January 23, 2012 at 7:17 pm |
      • kayads77


        January 23, 2012 at 7:19 pm |
    • mike

      Did you not read the article?

      January 23, 2012 at 8:45 pm |
    • stuck in 1999

      is this what they call "trolling"?

      January 25, 2012 at 2:00 am |
  7. basketcase

    This is precisely why the website lmgtfy(dot)com was created.

    January 23, 2012 at 5:37 pm |
  8. tom clements

    Ignorance...stupidity....Whenever anyone mentions family values or the nuclear family some get really hostile. However, when you consider that in the next 10 years there will be too many baby boomers-for every assisted facility, nursing home, elder care facility- to care for in the US, we are on the brink of our first true humanitarian crisis. How stupid and ignorant is it to scoff at the fact that if you don not have a strong family structure you might be in serious trouble. Politicians know that social security and medicaid is unsubstainable. How are so many so ignorant to the importance of the nuclear family.

    January 23, 2012 at 5:31 pm |
  9. Sara

    I got my computer when I was in eighth grade, in 1995. That Packard Bell was determined to hold onto its 14.4k modem, no hardware upgrades would work.

    I have a masters in information science, which (in my school's definition – I don't think any educational program has such a wide definition as "information science" – means studying how people use information, how it's classified, how it can best be displayed) means I was forced to think about these things for a couple years. It just boggles the mind. Incredibly intelligent people work every day to make the common tasks of the web more user-friendly, and so few people think to use them. It's not that the users don't know *how*, they just don't think about it. I Google more than anyone I know, because I'm a very curious person. If something I don't know comes up in conversation, I don't sit there and ponder what it could mean – I look it up!

    Casual users don't seem to realize that you can find almost anything on the web if you know how to look. I'm not a genius, I just know how to Google efficiently.

    Also, Idiocracy references are about as played-out as disclaimers about why you're citing Wikipedia in conversation. "I checked Wikipedia – I mean, I know it's not a REAL encyclopedia, but, you know – and..." Oh for the love of...

    January 23, 2012 at 5:19 pm |
  10. ANON

    Best article ever!!!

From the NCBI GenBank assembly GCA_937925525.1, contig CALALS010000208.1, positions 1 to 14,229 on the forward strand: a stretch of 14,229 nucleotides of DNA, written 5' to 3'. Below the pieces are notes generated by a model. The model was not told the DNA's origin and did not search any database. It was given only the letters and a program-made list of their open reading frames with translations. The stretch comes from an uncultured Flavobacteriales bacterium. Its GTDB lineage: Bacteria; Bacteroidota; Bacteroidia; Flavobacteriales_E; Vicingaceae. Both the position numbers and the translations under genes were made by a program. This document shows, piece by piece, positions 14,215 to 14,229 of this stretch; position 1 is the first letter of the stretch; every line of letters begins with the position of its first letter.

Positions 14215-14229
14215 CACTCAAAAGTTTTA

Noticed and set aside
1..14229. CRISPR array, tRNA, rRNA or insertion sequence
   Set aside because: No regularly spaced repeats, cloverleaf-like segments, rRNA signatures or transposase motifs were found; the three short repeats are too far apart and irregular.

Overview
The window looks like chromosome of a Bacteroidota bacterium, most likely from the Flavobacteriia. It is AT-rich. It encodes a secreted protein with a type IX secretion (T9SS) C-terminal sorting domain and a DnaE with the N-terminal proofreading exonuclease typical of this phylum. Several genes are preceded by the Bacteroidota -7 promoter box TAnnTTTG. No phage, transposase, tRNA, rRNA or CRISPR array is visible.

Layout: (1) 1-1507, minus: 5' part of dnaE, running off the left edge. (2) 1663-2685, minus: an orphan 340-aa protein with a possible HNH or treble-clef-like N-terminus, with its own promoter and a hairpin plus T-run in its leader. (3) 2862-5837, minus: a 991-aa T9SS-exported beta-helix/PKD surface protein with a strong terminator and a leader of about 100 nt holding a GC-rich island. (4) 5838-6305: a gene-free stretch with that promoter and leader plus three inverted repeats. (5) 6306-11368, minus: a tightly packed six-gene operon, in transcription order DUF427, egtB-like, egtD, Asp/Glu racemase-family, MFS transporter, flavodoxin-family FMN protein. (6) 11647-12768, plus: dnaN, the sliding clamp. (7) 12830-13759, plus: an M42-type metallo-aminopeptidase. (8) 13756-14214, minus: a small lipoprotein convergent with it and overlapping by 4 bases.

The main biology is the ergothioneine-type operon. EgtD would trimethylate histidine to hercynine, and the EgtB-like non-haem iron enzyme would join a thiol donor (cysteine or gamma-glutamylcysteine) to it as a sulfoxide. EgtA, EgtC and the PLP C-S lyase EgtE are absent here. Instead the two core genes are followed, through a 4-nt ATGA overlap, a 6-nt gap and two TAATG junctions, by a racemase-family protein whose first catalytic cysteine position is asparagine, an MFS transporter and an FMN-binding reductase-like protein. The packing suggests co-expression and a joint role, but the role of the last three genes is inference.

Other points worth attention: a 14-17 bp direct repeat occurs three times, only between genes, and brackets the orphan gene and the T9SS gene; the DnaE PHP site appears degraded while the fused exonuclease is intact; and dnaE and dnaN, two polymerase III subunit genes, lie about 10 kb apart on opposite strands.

January 23, 2012 at 5:08 pm |
  11. Grumpster

    Educators these days want to teach you a skill for a job. They don't seem to care if you can think. The GOP has been fanatically disassembling the educational system at every opportunity for decades. They want back in power so they can return to medieval thinking by taking away science and replacing it with Creationism and religion. They want people so dumb that they don't realize when they are being fleeced, when they are being ripped off, and so that the dumb people will thank them for it too.

    January 23, 2012 at 4:30 pm |

    "the people who were on the internet back then weren't there to nonchalantly post pictures of their cats to Facebook."
    doesn't he mean Reddit but i dont have a facebook to reference so i could be ignorant on this...

    January 23, 2012 at 3:48 pm |
  13. Paul

    This is one of the best and most important articles on CNN I have ever read. There is truly no excuse for ignorance, and the people who still cling to it either do so because they like being stupid or they just can't handle knowing the truth.

    January 23, 2012 at 3:28 pm |
  14. mkjp

    While I think it is pretty horrendous that all these people couldn't simply click on a link to get the explanation they apparently desired, it is even worse that these people all flock to Wikipedia as they do simply to complete basic homework assignments. I read the collection of tweets from so many students lambasting whatever they could come up with for their dear, precious wiki being down the day they had to write their report that was due the following day. Or that they have homework, how dare the all powerful wiki be down??? This points to an egregious shortcoming in today's educational system. Granted wikipedia did not exist when I was in primary and secondary school, but it was easy enough to either google a subject to get some information or, *gasp* GO TO A LIBRARY. come on people, let's start educating our kids about how to educate themselves properly!